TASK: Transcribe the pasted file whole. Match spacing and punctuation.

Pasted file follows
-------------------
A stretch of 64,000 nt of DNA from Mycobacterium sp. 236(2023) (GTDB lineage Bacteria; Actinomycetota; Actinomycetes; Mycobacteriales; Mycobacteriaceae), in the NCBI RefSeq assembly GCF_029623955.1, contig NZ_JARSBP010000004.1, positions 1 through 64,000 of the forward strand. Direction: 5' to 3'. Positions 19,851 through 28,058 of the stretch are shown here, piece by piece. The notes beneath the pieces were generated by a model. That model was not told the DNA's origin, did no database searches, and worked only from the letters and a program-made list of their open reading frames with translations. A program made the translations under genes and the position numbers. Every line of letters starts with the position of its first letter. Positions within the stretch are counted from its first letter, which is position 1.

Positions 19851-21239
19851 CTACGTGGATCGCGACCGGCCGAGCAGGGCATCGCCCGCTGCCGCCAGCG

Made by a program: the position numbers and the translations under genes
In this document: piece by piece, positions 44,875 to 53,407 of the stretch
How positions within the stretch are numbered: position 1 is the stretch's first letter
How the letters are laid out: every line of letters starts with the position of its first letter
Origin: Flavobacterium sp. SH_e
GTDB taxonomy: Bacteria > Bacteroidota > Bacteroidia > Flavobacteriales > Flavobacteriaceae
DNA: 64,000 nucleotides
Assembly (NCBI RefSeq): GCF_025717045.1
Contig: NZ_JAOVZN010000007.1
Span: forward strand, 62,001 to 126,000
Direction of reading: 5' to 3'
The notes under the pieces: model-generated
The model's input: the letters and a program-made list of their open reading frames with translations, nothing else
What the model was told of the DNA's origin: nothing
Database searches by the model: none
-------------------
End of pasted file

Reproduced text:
A stretch of 64,000 nt of DNA from Mycobacterium sp. 236(2023) (GTDB lineage Bacteria; Actinomycetota; Actinomycetes; Mycobacteriales; Mycobacteriaceae), in the NCBI RefSeq assembly GCF_029623955.1, contig NZ_JARSBP010000004.1, positions 1 through 64,000 of the forward strand. Direction: 5' to 3'. Positions 19,851 through 28,058 of the stretch are shown here, piece by piece. The notes beneath the pieces were generated by a model. That model was not told the DNA's origin, did no database searches, and worked only from the letters and a program-made list of their open reading frames with translations. A program made the translations under genes and the position numbers. Every line of letters starts with the position of its first letter. Positions within the stretch are counted from its first letter, which is position 1.

Positions 19851-21239
19851 CTACGTGGATCGCGACCGGCCGAGCAGGGCATCGCCCGCTGCCGCCAGCG

Made by a program: the position numbers and the translations under genes
In this document: piece by piece, positions 44,875 to 53,407 of the stretch
How positions within the stretch are numbered: position 1 is the stretch's first letter
How the letters are laid out: every line of letters starts with the position of its first letter
Origin: Flavobacterium sp. SH_e
GTDB taxonomy: Bacteria > Bacteroidota > Bacteroidia > Flavobacteriales > Flavobacteriaceae
DNA: 64,000 nucleotides
Assembly (NCBI RefSeq): GCF_025717045.1
Contig: NZ_JAOVZN010000007.1
Span: forward strand, 62,001 to 126,000
Direction of reading: 5' to 3'
The notes under the pieces: model-generated
The model's input: the letters and a program-made list of their open reading frames with translations, nothing else
What the model was told of the DNA's origin: nothing
Database searches by the model: none